LiveDiverse protects livelihoods and biodiversity
There is no question that protecting biological diversity is essential to maintaining ecosystems around the world. But what about the human populations that live in these protected environments?
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In answering this question, the EU-funded LiveDiverse project worked with rural people in and around protected areas in Costa Rica, India, South Africa, and Vietnam to balance the need to preserve their livelihoods with maintaining the rich biodiversity of the areas in which they live.
From 2009 to 2012, LiveDiverse studied how the livelihoods of rural people in and around protected areas can be improved while biodiversity is conserved. “We realised that in many areas, biodiversity was being prioritised and protected, but there was a question of how the people living in these areas were benefiting from our efforts,” says Alistair Rieu-Clarke, a principal investigator for the University of Dundee, who took on a role as coordinator for stakeholder engagement. “For example, is the revenue from national parks going to the government or to the people living there, and how is it enhancing their livelihoods?”
In the Ba Be National Park of Vietnam, for example, the livelihoods of rural populations living in and around protected areas are often based on a combination of agriculture, fishing, hunting and the collection of edible and medicinal plants, fruits and herbs. Illegal hunting and fishing, along with the excessive collection of natural products, all have a negative impact on biodiversity.
“In order to protect biodiversity and increase livelihoods, people need alternatives to the overuse of products from the protected areas,” adds project coordinator Geoffrey Gooch. “More productive agricultural methods can increase crops and provide more food, but it is also necessary to develop new sources of income.”
Gooch says these income sources might include the managed and sustainable collection and sale of plants, fruits and herbs, the development of ecotourism, sale of traditional handicrafts and the development of small-scale tourist accommodation, as well as paid involvement in the protection of biodiversity.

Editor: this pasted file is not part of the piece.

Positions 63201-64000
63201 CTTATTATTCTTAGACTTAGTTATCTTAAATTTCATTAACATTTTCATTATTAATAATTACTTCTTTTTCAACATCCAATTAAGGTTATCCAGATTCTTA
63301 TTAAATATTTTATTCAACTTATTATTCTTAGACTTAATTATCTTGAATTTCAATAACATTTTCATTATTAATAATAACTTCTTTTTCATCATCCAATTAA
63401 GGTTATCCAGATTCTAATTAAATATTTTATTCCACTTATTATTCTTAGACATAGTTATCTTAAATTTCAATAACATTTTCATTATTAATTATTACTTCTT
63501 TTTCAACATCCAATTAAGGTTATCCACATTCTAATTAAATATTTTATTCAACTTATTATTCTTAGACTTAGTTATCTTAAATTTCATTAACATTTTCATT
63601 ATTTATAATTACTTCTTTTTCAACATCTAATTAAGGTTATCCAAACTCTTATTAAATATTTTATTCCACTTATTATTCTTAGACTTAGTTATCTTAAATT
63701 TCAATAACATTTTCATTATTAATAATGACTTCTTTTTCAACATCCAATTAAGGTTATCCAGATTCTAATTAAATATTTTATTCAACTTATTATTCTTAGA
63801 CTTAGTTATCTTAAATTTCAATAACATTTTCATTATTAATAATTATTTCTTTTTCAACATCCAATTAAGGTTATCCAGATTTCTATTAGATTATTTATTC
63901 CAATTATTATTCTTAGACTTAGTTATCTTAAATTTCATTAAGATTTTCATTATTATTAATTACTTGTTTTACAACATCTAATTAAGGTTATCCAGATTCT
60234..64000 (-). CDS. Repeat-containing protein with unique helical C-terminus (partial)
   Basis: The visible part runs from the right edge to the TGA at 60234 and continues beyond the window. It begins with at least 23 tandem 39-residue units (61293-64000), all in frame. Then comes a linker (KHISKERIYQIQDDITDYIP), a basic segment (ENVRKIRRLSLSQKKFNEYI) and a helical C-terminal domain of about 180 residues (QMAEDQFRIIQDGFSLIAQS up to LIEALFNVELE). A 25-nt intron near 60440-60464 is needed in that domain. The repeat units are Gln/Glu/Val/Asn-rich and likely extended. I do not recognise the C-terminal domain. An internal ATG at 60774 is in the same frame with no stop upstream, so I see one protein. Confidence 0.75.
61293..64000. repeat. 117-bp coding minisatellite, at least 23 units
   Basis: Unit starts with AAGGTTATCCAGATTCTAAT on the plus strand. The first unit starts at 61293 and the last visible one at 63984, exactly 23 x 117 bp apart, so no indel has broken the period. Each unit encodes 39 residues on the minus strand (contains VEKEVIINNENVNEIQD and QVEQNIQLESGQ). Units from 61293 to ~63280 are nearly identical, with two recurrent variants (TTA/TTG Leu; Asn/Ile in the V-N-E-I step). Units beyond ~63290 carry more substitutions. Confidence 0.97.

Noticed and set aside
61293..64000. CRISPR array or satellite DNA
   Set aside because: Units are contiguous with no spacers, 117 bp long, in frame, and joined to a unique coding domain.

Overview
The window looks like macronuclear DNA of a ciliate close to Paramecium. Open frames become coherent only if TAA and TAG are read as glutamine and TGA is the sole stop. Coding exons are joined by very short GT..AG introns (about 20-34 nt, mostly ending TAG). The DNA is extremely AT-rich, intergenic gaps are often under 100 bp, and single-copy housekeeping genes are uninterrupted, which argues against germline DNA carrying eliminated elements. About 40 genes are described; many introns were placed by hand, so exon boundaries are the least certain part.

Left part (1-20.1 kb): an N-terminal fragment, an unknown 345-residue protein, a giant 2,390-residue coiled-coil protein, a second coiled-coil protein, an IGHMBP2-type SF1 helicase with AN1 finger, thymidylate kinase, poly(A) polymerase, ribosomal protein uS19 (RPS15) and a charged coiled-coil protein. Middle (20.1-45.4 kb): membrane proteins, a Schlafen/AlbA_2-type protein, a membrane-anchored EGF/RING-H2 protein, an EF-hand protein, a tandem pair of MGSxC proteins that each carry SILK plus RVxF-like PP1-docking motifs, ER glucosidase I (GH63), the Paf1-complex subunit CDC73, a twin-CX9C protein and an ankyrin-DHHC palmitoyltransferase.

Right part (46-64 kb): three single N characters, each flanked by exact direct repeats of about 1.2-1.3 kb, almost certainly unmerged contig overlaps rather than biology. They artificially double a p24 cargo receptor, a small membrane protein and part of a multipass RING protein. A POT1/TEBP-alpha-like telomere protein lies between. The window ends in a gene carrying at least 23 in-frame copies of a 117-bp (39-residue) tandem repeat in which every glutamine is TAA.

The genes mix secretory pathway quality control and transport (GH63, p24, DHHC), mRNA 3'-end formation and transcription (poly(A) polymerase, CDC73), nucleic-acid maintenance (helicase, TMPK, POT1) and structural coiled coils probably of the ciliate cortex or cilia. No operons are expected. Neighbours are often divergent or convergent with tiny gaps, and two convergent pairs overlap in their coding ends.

A New approach to an old problem
The ecological needs and threats to biodiversity are well-known and documented. Much less known, however, are the other aspects of sustainability, such as socioeconomic sustainability, which includes the livelihoods of rural populations. LiveDiverse increased knowledge in this area through an integrated study of the ecological, socio-economic and cultural or spiritual vulnerability of aquatic and riparian biodiversity in four case studies taking place in the Ba Be/Na Hang Conservation Complex in northern Vietnam; the Western Ghats in India; the Terraba River basin in Costa Rica; and the Greater Kruger Area in South Africa.
Inclusion is important
Based on its work across a wide geographic area, the project came to the general conclusion that if the livelihoods of local people are to be increased while biodiversity is simultaneously protected, local populations must be included in discussions on the management of the protected areas. In addition, concrete, short-term benefits for them must also be included in management plans – and funded. More so, local authorities must provide active and genuine support for both small-scale developments and larger infrastructure improvements.
“An important, policy-relevant conclusion is that while research projects such as LiveDiverse can help identify potential sources of sustainable development and provide the scientific expertise to motivate such developments, they need to be tied into potential funding schemes from the very beginning,” concludes Gooch.